Tremendous post! I rank this post as one of the most important posts I've ever seen relative to small business success. I've also found that the very act of documenting systems helps business owners recognize strengths and weaknesses so just going through the process makes businesses more successful.

  • ducttape

    Thanks Joy – I do think it's one of those things that hampers growth but owners don't even recognize the problem as such.

  • timtasker

    Great post, thanks for sharing!

    I think that creating working systems that lead your business to keep a working routine that is managed effectively producing the desired results is essential. That way, you (owner/manager) and your team have a framework/guide to follow and accomplish. That would lead to a better performance and highly motivated employees because they are happy with what they are doing for the best of the company.

  • Ivan Hernandez

    Excellent post John! This is probably one of the most important advice for small business owners, as it is quite common for small companies to simply “go with the flow” instead of establishing processes and systems that in the long run will build the foundation for the organization's effectiveness when it comes down to operations, sales, marketing … everything! Thank you John!

  • craigsteinhoff

    Great article! I come from the audit world (as a CPA), and the #1 way to understand the risks within a business are to perform a walkthrough of a company's processes. It also helps us determine if any oversight controls are missing. If a company already has this done for us – that's a bonus!

  • rachaelann

    Thanks for the post. I'd like to invite small business owners to a free launch event in NYC with MSNBC guest expert, Dawn Fotopulos. She will unveil her NEW training site for solopreneurs live in NYC + via webcast on 4.19.2010 More Info RSVP Guest Limited.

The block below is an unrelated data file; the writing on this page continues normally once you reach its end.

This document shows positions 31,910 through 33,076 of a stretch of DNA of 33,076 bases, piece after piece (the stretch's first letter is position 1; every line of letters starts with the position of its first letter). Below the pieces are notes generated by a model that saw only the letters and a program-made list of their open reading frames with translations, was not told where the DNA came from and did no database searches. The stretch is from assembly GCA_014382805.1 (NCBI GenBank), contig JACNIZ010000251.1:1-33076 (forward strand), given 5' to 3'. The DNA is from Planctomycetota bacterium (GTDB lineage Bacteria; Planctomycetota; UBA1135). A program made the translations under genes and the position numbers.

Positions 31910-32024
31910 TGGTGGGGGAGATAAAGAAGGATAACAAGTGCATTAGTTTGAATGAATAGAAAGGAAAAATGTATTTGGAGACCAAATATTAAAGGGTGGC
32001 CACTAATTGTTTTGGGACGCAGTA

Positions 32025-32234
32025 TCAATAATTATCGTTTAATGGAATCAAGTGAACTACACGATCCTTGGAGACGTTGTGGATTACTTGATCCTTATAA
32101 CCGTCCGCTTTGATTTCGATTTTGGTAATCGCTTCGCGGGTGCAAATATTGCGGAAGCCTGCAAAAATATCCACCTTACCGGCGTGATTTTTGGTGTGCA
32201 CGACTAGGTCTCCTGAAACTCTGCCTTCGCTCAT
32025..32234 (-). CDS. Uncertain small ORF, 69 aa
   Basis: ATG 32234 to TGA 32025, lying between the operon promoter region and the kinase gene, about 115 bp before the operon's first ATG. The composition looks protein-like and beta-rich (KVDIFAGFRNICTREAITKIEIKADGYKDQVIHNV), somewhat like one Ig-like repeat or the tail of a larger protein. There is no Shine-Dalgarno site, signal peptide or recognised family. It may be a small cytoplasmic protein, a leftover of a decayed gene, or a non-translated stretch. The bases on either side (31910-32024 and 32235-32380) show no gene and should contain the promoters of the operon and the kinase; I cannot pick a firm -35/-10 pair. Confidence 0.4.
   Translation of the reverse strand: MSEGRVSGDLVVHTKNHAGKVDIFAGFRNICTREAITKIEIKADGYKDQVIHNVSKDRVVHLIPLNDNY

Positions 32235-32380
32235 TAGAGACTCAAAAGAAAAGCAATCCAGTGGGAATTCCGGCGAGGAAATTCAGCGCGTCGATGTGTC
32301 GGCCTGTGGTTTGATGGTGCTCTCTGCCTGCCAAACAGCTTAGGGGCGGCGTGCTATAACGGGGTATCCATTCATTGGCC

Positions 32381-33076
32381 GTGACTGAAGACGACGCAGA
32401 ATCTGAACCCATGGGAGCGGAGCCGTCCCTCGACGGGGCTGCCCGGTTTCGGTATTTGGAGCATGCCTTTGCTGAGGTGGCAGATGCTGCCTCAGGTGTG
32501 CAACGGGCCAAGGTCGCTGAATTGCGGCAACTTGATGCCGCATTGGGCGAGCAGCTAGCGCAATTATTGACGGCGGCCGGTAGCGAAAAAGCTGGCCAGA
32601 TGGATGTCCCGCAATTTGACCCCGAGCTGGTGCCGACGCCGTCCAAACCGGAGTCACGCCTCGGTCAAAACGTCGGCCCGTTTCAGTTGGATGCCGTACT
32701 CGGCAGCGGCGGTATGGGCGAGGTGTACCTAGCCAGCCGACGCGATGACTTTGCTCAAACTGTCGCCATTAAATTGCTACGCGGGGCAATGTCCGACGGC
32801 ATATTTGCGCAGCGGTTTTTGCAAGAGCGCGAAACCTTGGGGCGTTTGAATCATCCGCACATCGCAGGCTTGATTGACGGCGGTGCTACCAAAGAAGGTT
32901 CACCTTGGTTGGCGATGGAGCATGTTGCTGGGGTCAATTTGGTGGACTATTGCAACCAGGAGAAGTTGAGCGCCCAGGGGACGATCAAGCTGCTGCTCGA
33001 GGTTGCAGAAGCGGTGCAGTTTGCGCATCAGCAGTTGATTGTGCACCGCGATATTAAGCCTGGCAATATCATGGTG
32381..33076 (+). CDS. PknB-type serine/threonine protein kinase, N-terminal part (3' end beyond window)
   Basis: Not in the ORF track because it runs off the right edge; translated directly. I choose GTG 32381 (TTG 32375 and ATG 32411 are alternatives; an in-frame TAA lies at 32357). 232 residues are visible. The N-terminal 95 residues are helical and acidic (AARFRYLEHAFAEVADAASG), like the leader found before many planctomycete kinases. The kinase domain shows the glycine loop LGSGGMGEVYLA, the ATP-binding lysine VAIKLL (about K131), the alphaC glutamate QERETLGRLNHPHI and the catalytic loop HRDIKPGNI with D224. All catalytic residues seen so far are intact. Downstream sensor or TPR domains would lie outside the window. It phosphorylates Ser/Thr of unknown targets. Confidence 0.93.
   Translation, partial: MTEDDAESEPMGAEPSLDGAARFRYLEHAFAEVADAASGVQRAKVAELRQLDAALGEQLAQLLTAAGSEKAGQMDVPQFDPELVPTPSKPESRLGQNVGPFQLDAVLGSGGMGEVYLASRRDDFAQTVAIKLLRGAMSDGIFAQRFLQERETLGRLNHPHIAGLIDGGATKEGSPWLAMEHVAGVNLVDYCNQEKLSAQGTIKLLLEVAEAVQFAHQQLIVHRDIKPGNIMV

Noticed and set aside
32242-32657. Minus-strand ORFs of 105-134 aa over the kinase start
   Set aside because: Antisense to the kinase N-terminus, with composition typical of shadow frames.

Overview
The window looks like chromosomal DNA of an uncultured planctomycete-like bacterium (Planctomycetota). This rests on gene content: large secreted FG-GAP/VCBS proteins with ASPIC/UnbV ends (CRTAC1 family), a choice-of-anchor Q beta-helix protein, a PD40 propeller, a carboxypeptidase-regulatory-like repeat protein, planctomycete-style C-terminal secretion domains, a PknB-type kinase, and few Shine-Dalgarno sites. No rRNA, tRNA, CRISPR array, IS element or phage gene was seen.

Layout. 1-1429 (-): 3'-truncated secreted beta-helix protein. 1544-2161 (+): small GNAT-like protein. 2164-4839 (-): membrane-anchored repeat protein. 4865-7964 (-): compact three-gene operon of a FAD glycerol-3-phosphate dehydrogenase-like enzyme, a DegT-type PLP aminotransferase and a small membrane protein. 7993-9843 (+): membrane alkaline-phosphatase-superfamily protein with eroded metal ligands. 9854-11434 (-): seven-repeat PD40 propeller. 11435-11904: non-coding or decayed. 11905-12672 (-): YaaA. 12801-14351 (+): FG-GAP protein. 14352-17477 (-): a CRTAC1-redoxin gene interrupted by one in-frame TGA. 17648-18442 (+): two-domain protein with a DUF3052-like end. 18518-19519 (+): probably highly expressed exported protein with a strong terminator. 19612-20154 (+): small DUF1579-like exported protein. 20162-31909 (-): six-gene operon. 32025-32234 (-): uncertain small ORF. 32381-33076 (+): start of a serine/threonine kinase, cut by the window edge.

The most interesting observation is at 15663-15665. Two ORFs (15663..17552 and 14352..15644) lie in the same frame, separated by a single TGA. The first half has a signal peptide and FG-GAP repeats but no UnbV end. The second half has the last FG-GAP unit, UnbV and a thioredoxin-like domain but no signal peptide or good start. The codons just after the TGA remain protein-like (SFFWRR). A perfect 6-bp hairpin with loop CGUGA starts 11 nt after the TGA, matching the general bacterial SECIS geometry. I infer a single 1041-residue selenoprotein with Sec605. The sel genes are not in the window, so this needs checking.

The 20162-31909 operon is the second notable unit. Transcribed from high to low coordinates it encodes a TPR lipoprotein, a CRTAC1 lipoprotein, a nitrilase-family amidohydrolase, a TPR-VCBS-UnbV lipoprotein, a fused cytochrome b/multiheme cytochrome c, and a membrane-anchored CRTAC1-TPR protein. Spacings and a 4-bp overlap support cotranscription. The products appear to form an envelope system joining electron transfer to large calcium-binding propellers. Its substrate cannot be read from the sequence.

• Mike Stenger

    They say to conquer the list everyday and the list can be defined from specific processes and systems put in place, that need to be worked on every day. Good stuff John

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  • Terez

    I love organization! This is an unbelievable post. If you want to grow into a seasoned entrepreneur, you cannot ignore the steps you have to take to walk down that path. At times, it feels like delving into organizational procedures takes time away from other tasks you would like to complete. But in the end, spending the time to organize saves time!

  • Karen A. Davis

    This is especially important for solopreneurs and those starting out in business. Documenting processes can help us understand what's working and what's not. I particularly like no.1 – creating the org chart. Even if it's a one person business, the chart can guide you as you grow and need to hire help.

  • yuregininsesi

    Great article! I come from the audit world (as a CPA), and the #1 way to understand the risks within a business are to perform a walkthrough of a company's processes. It also helps us determine if any oversight controls are missing. If a company already has this done for us – that's a bonus!